Nursing Home Costs Continue to Rise in 2010

By contrast, prices for in-home care did not increase, a MetLife survey found.

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Seniors needing care in nursing homes and assisted-living facilities are paying higher prices on average this year, according to an annual market survey by MetLife. By contrast, the costs for in-home care did not increase.

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Four types of extended care costs were surveyed: nursing homes, assisted living communities, home-based care, and adult day services.

Nursing homes. The cost of a semi-private room rose 3.5 percent in 2010 to an average of $205 a day ($74,825 a year). The cost of a private room increased by 4.6 percent this year to an average of $229 a day ($83.585 a year). Costs were similar for rooms in specialized Alzheimer's units.

Assisted living communities. The average monthly rate rose 5.2 percent to $3,293, from $3,131 in 2009. The average was higher in facilities with specialized Alzheimer's and dementia-care units—$4,762 a month, up 7.4 percent from $4,435 a month last year.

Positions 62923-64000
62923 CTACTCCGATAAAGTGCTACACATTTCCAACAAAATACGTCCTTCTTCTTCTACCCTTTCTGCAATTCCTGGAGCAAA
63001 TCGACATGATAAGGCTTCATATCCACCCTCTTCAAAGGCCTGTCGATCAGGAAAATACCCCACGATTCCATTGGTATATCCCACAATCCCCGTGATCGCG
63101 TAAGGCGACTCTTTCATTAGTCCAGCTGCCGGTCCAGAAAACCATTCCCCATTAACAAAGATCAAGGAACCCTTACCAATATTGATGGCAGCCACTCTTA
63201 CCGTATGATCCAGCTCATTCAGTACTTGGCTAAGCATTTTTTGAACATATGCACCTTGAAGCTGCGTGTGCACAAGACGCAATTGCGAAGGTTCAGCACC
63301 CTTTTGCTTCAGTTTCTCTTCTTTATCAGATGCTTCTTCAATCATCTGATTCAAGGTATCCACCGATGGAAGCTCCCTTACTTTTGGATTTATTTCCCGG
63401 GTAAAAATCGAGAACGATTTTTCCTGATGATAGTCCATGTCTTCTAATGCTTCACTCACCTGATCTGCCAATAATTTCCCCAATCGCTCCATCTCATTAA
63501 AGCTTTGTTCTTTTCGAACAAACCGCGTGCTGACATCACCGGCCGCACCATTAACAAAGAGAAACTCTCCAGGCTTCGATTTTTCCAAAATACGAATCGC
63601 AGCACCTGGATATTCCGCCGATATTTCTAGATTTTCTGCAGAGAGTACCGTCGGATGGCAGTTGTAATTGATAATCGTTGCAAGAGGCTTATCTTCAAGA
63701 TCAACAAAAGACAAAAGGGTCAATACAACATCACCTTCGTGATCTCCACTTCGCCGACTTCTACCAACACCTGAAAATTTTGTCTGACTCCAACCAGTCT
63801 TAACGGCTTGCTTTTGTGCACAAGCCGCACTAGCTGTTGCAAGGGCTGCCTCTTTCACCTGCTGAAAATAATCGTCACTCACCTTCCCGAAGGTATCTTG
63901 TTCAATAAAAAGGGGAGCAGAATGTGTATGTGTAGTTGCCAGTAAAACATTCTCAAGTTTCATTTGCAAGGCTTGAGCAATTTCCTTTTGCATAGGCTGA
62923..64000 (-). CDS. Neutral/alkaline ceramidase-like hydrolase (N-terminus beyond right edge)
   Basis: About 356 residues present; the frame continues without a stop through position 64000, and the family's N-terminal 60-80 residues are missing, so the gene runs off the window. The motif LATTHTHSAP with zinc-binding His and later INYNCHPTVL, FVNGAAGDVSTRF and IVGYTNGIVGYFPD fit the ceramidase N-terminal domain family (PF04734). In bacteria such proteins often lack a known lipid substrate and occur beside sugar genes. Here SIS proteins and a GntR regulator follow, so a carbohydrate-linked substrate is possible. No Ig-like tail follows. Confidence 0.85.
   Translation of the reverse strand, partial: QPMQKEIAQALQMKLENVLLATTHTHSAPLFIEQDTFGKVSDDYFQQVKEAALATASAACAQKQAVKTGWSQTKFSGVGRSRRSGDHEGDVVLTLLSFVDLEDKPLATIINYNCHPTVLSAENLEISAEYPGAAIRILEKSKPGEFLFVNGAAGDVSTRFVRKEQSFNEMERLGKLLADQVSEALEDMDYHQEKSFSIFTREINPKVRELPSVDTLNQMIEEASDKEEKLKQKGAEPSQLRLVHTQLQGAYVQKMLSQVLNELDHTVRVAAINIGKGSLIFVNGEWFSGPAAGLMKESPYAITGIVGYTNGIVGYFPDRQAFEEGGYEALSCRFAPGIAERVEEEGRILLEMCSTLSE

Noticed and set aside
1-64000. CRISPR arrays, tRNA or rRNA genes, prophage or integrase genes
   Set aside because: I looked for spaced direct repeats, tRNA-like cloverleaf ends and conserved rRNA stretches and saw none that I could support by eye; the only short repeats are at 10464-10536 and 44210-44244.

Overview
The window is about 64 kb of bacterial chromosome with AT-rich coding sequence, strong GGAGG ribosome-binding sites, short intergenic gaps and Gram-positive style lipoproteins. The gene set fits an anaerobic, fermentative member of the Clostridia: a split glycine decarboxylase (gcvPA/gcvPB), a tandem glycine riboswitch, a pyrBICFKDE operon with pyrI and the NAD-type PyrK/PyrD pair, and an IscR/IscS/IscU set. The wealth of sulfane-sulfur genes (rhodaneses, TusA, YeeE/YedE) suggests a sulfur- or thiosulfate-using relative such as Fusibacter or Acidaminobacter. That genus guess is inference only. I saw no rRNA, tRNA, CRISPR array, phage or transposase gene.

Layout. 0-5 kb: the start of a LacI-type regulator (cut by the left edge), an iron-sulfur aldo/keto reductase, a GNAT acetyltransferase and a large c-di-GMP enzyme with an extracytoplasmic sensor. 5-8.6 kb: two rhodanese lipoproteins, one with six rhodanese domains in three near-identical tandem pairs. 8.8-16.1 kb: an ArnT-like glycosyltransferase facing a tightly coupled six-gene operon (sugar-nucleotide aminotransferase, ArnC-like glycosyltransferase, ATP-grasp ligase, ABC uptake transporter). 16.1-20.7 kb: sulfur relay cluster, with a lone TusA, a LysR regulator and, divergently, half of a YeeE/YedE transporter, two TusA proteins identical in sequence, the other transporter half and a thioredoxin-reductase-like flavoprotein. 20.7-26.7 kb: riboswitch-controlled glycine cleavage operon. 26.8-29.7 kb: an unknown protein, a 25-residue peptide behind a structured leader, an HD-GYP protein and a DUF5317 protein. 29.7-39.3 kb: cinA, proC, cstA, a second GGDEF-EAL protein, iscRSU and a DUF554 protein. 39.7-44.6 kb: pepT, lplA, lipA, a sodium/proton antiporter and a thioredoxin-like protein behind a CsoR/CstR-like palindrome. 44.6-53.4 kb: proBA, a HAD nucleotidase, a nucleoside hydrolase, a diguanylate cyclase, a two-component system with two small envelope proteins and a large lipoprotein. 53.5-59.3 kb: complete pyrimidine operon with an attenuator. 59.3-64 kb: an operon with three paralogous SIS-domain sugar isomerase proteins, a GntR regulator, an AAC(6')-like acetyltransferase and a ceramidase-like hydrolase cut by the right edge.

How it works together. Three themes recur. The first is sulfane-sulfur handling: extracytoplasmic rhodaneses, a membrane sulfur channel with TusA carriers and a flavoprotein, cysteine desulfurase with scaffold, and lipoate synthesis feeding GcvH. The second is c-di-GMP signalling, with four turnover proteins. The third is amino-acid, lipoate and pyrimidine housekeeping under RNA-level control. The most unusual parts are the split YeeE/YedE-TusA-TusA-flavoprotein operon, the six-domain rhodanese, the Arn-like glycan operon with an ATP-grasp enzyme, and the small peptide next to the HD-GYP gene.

Home-based care. The hourly rates for home health aides and what are called "homemaker services" stayed flat in 2010, at $21 and $19 an hour.

[See 7 Keys to the Right Senior Day Service.]

Adult day services. The average cost for adult day services, which are normally provided at facilities near seniors' homes, was unchanged this year at $67 a day.

"The cost of care in nursing homes and assisted living has been and continues to be high and in the past year, the increases have even outpaced medical care inflation of about 3 percent," Sandra Timmermann, director of the Mature Market Institute, said in a prepared statement.

There are wide cost differences among the states, so it's important to look at healthcare costs in local markets. The survey provides details on the largest markets in each state. Even within the same city, 200 to 300 percent cost differences often were found.